Also, James offers you an opportunity to get to know each of the suspects in full before the murderer’s identity is revealed. And so you feel a kind of intense shock at the climax of a James novel. I don’t feel this when I read Rankin or Cain, as much as I love their books. I never feel fully seduced by, fully acquainted with, whichever character they reveal to be the murderer.

This said, even a less-than-perfect mystery can be a treat. When I was little, the play I loved most was Christie’s Ten Little Indians. Here, you’re presented with ten guests at a manor, and you know one of them has to be the killer. It’s structured in that way. But you’re also forced to spend a good deal of time with, and even to get to like, each character. How can it be that you’re gravely misreading one of them? You know you’re doing it as you’re doing it, but the problem can’t be helped. What a thrill it is to be manipulated in that way.

I was tiny enough to believe that the world of Ten Little Indians was in some way a reflection of the real world. Of course, it’s not; it’s a well-constructed game. But what a fun game it was, and how easily I became obsessed with Christie’s — and, later, Donna Leon’s, and Ruth Rendell’s, and P. D.James’s — stories of death and deceit.

A side note: James seemed to have a will of steel. She climbed up from poverty, and away from a father who did not really believe in educating girls. She wrote her first novel well into middle age, because she realized that, if she one day had to tell her grandchild, “I wanted to write, but never did,” she might be disgusted with herself. Meanwhile, in other corners of her world, her young husband was fighting mental illness after involvement in a war, there was hardly enough money to put bread on the table, and the desire to write necessitated daily wake-up calls at 5AM, followed by a full marathon of parenting and holding down a bureaucratic job. James did all of this, and eventually became world-famous, with a role in the British government.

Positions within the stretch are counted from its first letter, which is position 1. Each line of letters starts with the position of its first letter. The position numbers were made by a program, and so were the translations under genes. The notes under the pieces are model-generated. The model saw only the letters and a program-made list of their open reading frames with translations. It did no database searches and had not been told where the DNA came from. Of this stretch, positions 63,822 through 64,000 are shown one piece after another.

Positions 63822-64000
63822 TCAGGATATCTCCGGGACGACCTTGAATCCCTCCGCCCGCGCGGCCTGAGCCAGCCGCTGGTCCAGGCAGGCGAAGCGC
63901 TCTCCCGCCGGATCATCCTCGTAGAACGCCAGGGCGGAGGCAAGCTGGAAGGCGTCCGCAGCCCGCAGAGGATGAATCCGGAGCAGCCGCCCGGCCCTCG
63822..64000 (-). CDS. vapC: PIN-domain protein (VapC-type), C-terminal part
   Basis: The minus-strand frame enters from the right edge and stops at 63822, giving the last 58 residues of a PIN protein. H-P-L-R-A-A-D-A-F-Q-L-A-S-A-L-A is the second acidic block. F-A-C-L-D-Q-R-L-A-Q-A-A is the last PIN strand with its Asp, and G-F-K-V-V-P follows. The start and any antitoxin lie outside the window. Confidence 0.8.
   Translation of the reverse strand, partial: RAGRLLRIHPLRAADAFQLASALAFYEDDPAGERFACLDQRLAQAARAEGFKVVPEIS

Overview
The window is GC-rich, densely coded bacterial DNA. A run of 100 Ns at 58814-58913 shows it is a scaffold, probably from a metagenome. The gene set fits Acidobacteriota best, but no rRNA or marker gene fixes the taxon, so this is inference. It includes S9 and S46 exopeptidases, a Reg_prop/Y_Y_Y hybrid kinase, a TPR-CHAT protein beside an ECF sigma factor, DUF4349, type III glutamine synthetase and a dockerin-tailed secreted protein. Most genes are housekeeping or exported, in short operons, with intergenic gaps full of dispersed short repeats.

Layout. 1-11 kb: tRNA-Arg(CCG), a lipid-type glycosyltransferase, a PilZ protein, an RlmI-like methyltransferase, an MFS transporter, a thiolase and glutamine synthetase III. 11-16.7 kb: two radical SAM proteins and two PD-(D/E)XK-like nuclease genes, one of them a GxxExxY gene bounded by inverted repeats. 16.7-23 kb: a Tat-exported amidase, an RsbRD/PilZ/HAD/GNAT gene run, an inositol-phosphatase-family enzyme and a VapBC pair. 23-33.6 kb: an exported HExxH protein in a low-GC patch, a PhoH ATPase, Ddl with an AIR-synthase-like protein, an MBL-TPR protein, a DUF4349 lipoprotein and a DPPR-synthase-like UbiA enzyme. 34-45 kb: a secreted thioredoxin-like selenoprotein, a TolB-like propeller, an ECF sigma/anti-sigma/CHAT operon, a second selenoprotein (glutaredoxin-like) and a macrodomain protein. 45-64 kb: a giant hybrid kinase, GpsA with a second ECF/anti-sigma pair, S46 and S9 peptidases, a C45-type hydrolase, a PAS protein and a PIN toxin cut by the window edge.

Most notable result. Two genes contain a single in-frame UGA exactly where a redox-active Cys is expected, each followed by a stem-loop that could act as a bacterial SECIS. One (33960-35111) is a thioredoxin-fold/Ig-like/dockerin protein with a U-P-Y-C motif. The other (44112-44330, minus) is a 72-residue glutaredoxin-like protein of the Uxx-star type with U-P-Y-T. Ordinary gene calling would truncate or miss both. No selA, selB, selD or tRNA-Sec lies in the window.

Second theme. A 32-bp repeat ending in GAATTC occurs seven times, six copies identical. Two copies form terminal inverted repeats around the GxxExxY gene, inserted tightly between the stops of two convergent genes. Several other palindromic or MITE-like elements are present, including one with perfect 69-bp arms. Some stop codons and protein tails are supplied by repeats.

Her peer, the novelist Val McDermid, called her “a legend”, and “my hero”. Mine too. She died this year, on Thanksgiving, having published her final novel in her 90s.

Lastly, it occurred to me I should list my favorites among her books. They’re the ones I read first. (I didn’t read in any particular order.) After college, on a teacher’s recommendation, I raced through Death in Holy Orders, A Certain Justice, and Original Sin, and each of these has a special place in my memory. By coincidence, these also happen to be from the height of James’s career. (There’s an early-career phase, typified by Unnatural Causes, and a late-career phase, typified by The Private Patient, and then there’s the really great stuff in the middle.)

Some critics felt that James’s last few novels showed diminished energy, and that’s correct. Still, I have never picked up a James novel that I disliked.

Splash image: Press photo of P. D. James (photographer unknown)